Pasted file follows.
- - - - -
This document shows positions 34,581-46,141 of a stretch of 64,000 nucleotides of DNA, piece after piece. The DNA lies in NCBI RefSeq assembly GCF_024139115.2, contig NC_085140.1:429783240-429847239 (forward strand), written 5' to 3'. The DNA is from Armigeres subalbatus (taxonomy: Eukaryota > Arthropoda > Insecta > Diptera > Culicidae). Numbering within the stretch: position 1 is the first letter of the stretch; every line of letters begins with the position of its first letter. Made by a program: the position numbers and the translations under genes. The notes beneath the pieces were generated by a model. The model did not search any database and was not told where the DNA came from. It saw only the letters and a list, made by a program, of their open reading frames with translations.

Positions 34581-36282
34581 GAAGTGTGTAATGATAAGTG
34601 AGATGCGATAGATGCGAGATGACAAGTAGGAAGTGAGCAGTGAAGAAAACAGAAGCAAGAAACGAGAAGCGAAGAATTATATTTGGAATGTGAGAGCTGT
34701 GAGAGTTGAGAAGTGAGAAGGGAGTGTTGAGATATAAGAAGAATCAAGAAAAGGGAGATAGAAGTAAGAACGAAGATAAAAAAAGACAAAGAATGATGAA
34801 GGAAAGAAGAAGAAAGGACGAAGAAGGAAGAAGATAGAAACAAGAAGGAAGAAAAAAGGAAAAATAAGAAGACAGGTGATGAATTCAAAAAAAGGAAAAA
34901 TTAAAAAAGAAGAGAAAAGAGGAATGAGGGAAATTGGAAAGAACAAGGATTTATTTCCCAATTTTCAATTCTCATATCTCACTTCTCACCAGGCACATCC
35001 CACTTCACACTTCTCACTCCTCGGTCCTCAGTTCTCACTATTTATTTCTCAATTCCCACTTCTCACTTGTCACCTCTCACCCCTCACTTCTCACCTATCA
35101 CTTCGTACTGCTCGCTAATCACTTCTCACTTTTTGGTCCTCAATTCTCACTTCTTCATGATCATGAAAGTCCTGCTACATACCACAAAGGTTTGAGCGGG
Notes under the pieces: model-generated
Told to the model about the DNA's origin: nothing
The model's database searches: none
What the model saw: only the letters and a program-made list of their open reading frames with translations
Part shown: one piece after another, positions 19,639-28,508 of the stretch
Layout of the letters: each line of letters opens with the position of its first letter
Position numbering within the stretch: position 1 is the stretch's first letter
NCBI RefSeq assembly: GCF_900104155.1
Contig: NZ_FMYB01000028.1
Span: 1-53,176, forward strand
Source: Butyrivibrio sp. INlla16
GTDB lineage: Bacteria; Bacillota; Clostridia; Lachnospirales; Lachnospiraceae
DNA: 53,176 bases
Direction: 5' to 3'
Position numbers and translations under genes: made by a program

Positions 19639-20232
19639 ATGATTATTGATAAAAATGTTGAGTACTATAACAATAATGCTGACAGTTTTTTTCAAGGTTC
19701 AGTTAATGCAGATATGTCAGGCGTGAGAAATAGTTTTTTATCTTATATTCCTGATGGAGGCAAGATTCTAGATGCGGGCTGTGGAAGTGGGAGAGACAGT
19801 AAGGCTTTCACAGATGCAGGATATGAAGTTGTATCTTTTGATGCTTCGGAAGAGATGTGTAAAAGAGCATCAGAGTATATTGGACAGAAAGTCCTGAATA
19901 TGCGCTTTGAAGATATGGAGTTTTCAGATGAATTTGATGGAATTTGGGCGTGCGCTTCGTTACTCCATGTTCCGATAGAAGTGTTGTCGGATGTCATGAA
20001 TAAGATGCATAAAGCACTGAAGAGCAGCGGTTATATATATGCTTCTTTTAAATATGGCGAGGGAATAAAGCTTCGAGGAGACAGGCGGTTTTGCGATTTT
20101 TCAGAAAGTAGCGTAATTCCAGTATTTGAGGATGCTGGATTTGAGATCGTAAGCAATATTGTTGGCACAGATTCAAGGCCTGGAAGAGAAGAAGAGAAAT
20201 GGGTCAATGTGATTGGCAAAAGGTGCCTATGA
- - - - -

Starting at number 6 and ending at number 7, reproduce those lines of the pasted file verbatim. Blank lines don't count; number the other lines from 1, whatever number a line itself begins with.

34801 GGAAAGAAGAAGAAAGGACGAAGAAGGAAGAAGATAGAAACAAGAAGGAAGAAAAAAGGAAAAATAAGAAGACAGGTGATGAATTCAAAAAAAGGAAAAA
34901 TTAAAAAAGAAGAGAAAAGAGGAATGAGGGAAATTGGAAAGAACAAGGATTTATTTCCCAATTTTCAATTCTCATATCTCACTTCTCACCAGGCACATCC